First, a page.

How does Hong Kong stack-up in these latter three areas? Here is where it gets increasingly questionable. First, let’s look at the question of political goals. The United States has held the view since Hong Kong’s reversion in 1997 that our ship visits are a way to support Hong Kong’s “genuine autonomy” as promised in the 1984 Joint Declaration, Hong Kong’s Basic Law, and our own Hong Kong Policy Act. Yet with Beijing’s increasing heavy hand on matters related to Hong Kong, our continued port calls have become a symbol of our acceptance of Beijing’s efforts to rein in Hong Kong, not symbols of support for its autonomy. When Beijing made the unfortunate announcement that Hong Kong’s Chief Executive would not be freely elected in 2017 as promised, we did nothing to alter our ship visit program. Hong Kong is an important financial center with heavy American investment. But when citizens are kidnapped off the streets of Hong Kong by central governing authorities in Beijing while our ships sit idly by in port, our government appears impotent and we lose the reassurance our presence is supposed to provide.
Hong Kong contributes very little to our military and security goals. Clearly in any known contingency in the South China Sea or Taiwan Strait, the port would be unavailable to our ships. Moreover, Hong Kong has failed to serve as an important vehicle for military-to-military engagement between the U.S. military and the People’s Liberation Army (PLA). In fact, the PLA has been relatively low-key in Hong Kong – at least so far – and the rare multilateral search and rescue exercises which have featured both U.S. and Chinese forces could certainly be conducted elsewhere.
Most regrettably, Hong Kong even falls short when it comes to the basic duty of providing reliable safe harbor for ships in distress. In 2007, the Chinese central government denied a request from two U.S. minesweepers to escape an approaching storm and receive fuel. This was an egregious violation of an unwritten though time-honored rule of international maritime states to assist ships in distress. Had the roles been reversed, it is unimaginable that we would have turned away a Chinese vessel in need.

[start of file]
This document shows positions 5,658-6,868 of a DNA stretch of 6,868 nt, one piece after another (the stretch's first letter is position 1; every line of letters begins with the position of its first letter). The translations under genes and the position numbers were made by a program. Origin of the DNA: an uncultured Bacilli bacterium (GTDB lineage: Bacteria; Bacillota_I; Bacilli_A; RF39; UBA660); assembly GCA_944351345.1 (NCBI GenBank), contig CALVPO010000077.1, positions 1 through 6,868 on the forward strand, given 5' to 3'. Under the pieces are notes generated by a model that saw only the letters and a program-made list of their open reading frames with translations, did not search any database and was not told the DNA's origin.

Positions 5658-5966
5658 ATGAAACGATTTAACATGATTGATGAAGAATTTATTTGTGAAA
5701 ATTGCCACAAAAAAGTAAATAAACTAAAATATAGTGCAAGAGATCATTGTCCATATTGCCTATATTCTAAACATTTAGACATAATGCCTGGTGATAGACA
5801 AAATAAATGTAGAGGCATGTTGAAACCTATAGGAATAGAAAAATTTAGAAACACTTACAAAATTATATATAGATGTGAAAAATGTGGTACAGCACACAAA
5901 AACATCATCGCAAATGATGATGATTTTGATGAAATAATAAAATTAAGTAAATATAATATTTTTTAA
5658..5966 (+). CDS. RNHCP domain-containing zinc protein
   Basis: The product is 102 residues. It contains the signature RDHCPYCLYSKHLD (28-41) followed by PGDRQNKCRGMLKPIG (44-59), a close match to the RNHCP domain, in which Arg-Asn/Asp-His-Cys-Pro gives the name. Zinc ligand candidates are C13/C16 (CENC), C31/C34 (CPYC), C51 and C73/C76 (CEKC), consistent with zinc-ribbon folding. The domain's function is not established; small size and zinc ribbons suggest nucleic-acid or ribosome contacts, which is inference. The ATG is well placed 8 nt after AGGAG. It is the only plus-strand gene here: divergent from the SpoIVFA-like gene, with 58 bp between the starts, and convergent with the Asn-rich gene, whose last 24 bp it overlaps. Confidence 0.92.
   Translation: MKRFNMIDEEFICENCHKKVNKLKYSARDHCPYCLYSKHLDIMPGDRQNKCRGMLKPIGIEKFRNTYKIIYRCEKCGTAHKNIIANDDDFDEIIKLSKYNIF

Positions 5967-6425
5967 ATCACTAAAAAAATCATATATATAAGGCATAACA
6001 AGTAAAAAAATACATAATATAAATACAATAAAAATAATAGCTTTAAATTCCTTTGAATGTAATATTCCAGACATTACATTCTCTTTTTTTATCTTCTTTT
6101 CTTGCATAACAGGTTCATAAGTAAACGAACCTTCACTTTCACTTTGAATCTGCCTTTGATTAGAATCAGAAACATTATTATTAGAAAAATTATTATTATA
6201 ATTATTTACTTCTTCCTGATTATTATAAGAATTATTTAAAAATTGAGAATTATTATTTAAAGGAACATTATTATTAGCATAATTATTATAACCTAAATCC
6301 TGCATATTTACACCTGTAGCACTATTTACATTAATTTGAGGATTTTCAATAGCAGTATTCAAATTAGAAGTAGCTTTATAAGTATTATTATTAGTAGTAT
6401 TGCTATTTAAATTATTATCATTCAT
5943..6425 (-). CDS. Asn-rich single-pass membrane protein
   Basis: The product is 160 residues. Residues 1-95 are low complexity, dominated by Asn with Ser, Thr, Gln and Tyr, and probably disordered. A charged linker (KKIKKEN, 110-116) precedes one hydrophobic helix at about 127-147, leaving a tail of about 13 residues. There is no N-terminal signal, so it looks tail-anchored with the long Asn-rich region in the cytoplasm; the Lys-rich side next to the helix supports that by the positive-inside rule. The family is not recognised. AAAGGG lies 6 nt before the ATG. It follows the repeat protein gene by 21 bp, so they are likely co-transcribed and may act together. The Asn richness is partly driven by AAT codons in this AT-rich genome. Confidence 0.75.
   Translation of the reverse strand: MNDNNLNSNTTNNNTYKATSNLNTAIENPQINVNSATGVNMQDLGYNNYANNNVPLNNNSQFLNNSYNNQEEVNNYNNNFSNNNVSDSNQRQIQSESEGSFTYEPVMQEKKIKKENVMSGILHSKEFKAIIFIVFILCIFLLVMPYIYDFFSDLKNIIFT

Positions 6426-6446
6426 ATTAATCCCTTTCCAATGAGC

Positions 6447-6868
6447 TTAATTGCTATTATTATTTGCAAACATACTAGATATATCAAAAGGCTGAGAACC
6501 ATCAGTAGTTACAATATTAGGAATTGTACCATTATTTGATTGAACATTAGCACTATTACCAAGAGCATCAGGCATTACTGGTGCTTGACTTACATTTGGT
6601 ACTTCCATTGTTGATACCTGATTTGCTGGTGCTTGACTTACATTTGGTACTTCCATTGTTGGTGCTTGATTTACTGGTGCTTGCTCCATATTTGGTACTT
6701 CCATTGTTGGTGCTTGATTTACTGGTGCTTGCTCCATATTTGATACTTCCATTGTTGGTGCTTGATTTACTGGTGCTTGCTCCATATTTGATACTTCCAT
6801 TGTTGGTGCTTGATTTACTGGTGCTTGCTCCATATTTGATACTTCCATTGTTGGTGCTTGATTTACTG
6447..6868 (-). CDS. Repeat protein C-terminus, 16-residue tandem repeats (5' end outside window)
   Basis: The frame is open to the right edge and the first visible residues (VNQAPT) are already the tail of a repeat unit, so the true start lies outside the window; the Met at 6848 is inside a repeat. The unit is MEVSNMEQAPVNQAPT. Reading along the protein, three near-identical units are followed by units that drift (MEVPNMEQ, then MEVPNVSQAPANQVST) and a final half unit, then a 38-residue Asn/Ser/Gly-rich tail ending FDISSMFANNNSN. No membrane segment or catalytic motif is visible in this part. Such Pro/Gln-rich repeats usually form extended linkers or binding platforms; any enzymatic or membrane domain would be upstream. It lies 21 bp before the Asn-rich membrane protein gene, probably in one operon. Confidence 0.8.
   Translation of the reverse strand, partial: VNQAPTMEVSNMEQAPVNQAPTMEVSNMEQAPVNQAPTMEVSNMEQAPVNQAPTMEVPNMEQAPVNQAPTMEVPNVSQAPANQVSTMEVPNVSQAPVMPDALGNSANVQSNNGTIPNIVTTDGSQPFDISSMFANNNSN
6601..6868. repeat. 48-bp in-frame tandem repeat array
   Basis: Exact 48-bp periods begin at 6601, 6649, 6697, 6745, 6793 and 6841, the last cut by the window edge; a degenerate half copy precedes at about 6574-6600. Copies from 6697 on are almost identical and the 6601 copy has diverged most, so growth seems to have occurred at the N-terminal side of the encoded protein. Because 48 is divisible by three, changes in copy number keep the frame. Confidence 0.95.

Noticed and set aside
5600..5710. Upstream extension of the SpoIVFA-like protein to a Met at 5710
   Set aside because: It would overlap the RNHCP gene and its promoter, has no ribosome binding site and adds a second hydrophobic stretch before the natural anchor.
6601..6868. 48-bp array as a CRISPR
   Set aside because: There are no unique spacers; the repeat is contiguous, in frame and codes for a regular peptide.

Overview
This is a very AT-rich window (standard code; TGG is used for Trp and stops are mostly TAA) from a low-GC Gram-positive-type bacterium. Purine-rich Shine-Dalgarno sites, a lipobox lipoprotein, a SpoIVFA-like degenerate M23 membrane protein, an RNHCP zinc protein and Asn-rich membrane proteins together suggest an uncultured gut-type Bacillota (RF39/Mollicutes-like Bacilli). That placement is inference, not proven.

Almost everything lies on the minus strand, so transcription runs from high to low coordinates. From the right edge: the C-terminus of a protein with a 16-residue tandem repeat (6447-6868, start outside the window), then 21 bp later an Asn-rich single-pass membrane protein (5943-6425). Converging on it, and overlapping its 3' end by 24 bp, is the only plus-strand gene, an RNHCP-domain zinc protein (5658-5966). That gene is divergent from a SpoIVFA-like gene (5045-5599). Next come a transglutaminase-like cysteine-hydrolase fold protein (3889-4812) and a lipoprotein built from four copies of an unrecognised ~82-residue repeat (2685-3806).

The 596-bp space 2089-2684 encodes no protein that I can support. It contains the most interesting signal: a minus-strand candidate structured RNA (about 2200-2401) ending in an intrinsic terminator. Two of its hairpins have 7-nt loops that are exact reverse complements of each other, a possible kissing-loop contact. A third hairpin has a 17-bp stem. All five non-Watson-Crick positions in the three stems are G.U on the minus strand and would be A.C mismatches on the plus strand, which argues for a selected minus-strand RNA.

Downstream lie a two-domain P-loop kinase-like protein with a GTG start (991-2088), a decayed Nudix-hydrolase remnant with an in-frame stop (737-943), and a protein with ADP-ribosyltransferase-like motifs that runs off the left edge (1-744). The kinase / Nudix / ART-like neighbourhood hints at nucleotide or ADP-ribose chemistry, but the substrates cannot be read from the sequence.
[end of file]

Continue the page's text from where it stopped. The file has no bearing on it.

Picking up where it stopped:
Taiwan, in contrast to Hong Kong, would meet the aforementioned criteria. U.S. ship visits to Taiwan would help support the goals of the Taiwan Relations Act, and would send reassurance to the people of Taiwan at a time when Beijing is increasing pressure on our democratic friend. We could enhance our operational readiness in meaningful ways related to a known contingency for which our own law obligates us to prepare. Unlike PRC-controlled Hong Kong, Taiwan would always be there if we were in distress – as they were when two U.S. F/A-18s were forced to make an emergency landing at Tainan Air Base in Taiwan in April 2015. The outstanding reception those pilots received stands in stark contrast to how the aircrew of the EP-3 was treated in Hainan Island after an emergency landing in April 2001.
This begs the question – why not make U.S. Navy port calls in Taiwan? One must conclude our government is overly cautious and afraid of the unknown. The bureaucratic reflex is always to default against setting new precedence if there is any perceived risk. While it is true that U.S. ship visits were suspended with the break in relations in 1979, it also true that they have never been explicitly prohibited by official guidance or any standing policy. In fact, senior members of the Carter Administration who supported cutting diplomatic ties with Taiwan in 1978 also supported the continuation of U.S. Navy port calls after the change of diplomatic relations. It’s an accident of history rather than policy that such a precedent became locked-in. We failed to make a port call immediately after January 1, 1979, and bureaucratic inertia took over from there. Fast forward more than three decades and our community of government China-hands relegate the notion of U.S. Navy ship visits to Taiwan as “something we just don’t do.”
The political and security environment has changed a great deal since 1979. Taiwan is a full-fledged democracy and willing security partner to the United States. China’s assertiveness threatens peace and stability in the Taiwan Strait and the South China Sea. And China’s ballistic and cruise missile deployments which hold our forward deployed forces at risk demands that we identify more diverse range of options for access in the Pacific Theater before an actual contingency. Would the PRC object to a U.S. ship visit to Taiwan? Of course they would. But the cost-benefit ledger seems to be titling more in favor of accepting the risk.